“That was a lesson for Venezuela,” Bracci recalls. “The computer part of such an important [state] company cannot be entrusted to anyone but must be under the control of the State. It is what is called the ‘concept of technological sovereignty’; and that was when it was decided that the best way to do it was with free software,” he adds.
And although there is still much (much) to do, the Venezuelan government has made considerable progress in this area. For example, the National Information Technology Center, currently attached to the Ministry of Popular Power for University Education, Science and Technology, has been using free software for more than a decade for all its multimedia and design work.
Its president, Kenny Ossa, observes that “there is an important advance in the conscience of the Venezuelan people for the use of these tools.” He also considers that the sanctions imposed by the US on Venezuela are “a gigantic opportunity because all the countries and societies of the world grow in the midst of crises and that is precisely what we are doing here.”
The head of the CNTI firmly believes that there is nothing that can not be done using free software, and that only cultural barriers that still predominate among some sectors of the population must be overcome.
“The best example,” he says, “is what we do with the Venezuelan national operating system Canaima (a free operating system designed in the country and installed in the so-called “Canaimitas”, state-owned computers distributed to more than 6 million children and adolescents in schools throughout the national territory.) All its interface is adapted to the Venezuelan idiosyncrasy; all the aesthetic suite, the color palette, the backgrounds, the animations, all the graphic and multimedia material is assembled in our own operating system with free software designed by the CNTI for several years.”
Other advantages of free software advocated by both experts is that they have access to their source codes (as we say, their “entrails”, their DNA), and can be modified if necessary to avoid secrets and sabotage.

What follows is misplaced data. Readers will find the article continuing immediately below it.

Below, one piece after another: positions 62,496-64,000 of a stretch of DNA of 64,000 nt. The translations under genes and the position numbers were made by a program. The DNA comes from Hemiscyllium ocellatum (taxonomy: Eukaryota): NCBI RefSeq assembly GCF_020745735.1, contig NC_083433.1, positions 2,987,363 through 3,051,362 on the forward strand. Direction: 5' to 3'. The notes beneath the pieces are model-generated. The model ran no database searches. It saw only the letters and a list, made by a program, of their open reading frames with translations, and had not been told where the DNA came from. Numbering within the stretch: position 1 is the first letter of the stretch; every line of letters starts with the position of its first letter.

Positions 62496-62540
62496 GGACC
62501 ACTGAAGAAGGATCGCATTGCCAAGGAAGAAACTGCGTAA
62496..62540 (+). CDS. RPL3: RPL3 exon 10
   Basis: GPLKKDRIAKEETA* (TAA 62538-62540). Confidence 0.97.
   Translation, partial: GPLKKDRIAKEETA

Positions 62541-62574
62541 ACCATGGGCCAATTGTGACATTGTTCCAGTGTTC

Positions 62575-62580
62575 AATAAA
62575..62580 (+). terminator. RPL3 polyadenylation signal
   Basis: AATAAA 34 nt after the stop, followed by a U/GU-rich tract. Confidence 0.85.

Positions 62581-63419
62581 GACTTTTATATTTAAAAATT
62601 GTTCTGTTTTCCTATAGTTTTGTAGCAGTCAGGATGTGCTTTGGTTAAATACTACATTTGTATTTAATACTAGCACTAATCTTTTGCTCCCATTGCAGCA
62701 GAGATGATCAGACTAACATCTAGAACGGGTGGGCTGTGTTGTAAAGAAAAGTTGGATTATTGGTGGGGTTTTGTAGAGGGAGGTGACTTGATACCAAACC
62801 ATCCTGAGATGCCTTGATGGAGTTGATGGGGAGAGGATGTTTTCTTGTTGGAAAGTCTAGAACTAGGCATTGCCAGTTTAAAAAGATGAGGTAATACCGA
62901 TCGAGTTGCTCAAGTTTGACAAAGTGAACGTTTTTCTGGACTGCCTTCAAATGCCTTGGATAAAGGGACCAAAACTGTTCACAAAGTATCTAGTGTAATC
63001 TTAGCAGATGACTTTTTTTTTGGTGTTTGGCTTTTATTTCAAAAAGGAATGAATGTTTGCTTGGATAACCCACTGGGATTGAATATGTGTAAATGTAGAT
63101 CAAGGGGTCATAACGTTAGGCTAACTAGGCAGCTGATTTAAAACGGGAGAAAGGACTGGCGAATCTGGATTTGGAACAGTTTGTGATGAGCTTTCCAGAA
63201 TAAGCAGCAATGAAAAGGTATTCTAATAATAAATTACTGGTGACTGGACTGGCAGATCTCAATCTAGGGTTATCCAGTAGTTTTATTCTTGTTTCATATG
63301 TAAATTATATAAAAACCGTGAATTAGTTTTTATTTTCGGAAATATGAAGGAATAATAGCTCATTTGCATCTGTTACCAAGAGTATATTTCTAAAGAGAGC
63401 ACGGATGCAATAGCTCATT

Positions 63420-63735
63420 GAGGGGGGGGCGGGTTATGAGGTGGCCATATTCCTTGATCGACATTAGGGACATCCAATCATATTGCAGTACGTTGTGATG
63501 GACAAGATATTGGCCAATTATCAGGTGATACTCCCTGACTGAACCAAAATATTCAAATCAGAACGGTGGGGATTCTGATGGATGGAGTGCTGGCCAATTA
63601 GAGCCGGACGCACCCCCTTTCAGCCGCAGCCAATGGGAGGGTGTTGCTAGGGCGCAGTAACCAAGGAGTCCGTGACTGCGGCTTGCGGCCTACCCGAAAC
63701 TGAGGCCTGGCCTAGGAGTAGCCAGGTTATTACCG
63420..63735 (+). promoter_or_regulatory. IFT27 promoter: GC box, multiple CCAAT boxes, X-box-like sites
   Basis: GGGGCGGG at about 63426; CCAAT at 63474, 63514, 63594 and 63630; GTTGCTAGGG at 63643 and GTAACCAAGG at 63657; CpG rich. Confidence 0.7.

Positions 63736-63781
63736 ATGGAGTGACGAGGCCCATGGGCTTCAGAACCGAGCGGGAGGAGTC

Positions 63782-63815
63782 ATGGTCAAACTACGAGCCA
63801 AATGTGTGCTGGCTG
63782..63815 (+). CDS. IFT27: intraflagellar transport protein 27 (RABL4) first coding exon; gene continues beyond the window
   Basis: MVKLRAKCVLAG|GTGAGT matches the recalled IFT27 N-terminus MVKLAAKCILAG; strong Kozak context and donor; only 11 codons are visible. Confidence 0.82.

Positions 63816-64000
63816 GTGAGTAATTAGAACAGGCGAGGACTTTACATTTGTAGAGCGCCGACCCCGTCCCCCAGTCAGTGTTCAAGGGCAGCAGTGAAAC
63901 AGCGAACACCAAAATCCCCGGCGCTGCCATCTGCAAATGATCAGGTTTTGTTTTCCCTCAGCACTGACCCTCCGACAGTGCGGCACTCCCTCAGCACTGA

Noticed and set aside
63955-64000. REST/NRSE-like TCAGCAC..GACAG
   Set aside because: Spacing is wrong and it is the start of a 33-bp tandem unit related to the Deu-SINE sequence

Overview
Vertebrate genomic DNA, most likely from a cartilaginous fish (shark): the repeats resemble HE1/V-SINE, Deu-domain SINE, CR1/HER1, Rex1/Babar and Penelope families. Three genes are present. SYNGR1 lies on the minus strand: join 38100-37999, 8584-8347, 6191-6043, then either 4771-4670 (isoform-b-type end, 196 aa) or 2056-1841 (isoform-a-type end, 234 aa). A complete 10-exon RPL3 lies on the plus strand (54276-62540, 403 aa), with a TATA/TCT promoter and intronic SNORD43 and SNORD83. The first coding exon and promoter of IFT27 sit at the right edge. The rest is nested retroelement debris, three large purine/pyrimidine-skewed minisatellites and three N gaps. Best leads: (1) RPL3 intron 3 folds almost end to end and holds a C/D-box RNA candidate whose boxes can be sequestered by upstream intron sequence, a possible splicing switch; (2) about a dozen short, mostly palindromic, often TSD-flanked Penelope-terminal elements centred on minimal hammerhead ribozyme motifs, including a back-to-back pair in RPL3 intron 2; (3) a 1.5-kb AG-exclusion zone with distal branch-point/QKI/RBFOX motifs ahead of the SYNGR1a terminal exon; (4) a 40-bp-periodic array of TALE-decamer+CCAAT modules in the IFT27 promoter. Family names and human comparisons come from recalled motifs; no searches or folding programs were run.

“Also, let’s study it to see if there is a back door,” explains Bracci. “Recall the revelations of Edward Snowden when he acknowledged that there was a backdoor in the Microsoft company for the NSA (US National Security Agency) to spy on people around the world,” he remarks.
The computer also defends free software applications against commercial apps. “They are very good, sometimes they are even better, but you have to open your mind because there is a myth about what the market sponsors.”
The best example may be Blender, a cross-platform computer program that allows 2D, 3D, video editing, postproduction and special effects animations. The film multinational PIXAR is using it in its most recent creations; and the animated short “Alike”, made by Spaniards Daniel Martínez Lara and Rafa Cano Médenz and which won the Goya Award for Best Animated Short in 2016, was made completely using the free software of this alternative program.
Other examples of free software platforms that can be an alternative to the end of the world without Adobe are:
- Gimp or Krita, as Photoshop alternatives (for example, the famous French artist David Revoy uses Krita exclusively for all the designs of his comics, cartoons and illustrations);
- Kdenlive as a video editor that can perfectly replace Adobe Premiere;
- Scribus to InDesign;
- Audacity to Adobe Audition
The post-traumatic shock after such a media announcement as Adobe’s departure from the country is part of the non-formal blockade play against Venezuela. It is a jibarizado game because it focuses, above all, on creating bubbles of anguish at the click of social networks; and adept users begin to spread the apocalypse.
The technological mobbing alters the consciences of millennials too young to know the importance of people like Richard Stallman, who was in the 70s, the creator of the free software movement and the pioneer messiah to promote its dissemination on the arrival of the Wall Street giants, like Microsoft first, or Apple later. But Stallman is still alive and does not work in garages. In Venezuela the fan club to his irreversible legacy, surely, will soon appear.
Translated by JRE/EF